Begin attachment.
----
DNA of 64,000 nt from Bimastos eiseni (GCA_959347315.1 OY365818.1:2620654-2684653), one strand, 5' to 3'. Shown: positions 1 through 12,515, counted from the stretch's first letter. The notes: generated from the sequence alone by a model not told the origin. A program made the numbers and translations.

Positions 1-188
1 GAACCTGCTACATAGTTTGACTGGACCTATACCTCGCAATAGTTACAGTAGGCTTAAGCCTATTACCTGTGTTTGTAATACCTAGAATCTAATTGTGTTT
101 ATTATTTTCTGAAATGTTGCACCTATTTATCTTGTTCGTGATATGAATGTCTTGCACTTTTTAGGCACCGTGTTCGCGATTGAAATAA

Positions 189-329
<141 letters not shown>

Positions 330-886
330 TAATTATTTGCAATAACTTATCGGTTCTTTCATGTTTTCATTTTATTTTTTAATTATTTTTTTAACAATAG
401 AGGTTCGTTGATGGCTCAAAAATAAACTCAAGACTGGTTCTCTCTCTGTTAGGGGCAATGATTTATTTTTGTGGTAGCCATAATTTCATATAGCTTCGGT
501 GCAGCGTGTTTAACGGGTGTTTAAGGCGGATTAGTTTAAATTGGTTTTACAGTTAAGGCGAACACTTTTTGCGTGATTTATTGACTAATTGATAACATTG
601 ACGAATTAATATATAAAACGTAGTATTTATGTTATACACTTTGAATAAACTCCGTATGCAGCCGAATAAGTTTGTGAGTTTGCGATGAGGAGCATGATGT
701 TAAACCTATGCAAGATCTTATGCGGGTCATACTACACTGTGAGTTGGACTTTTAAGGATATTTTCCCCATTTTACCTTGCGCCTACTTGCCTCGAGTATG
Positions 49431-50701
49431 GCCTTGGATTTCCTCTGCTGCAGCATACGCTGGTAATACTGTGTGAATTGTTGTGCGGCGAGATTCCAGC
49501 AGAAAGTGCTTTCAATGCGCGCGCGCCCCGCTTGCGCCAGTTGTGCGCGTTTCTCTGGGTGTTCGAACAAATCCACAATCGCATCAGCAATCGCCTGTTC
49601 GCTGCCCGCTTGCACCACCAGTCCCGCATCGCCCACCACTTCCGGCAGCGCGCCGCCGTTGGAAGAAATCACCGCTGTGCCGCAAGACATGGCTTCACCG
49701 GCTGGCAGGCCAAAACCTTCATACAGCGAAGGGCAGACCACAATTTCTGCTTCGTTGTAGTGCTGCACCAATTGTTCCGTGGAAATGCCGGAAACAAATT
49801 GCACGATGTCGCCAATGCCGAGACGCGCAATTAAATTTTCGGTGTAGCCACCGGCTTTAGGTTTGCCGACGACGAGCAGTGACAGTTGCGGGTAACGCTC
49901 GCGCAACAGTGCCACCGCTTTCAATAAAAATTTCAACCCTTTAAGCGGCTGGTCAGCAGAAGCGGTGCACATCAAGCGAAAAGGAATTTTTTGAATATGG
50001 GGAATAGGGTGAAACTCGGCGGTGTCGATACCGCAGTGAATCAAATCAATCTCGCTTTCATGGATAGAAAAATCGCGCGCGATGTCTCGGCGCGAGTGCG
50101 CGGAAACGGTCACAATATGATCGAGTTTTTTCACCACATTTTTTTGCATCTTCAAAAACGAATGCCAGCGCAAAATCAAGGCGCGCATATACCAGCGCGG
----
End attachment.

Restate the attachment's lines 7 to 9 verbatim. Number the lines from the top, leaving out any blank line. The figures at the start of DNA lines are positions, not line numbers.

Positions 330-886
330 TAATTATTTGCAATAACTTATCGGTTCTTTCATGTTTTCATTTTATTTTTTAATTATTTTTTTAACAATAG
401 AGGTTCGTTGATGGCTCAAAAATAAACTCAAGACTGGTTCTCTCTCTGTTAGGGGCAATGATTTATTTTTGTGGTAGCCATAATTTCATATAGCTTCGGT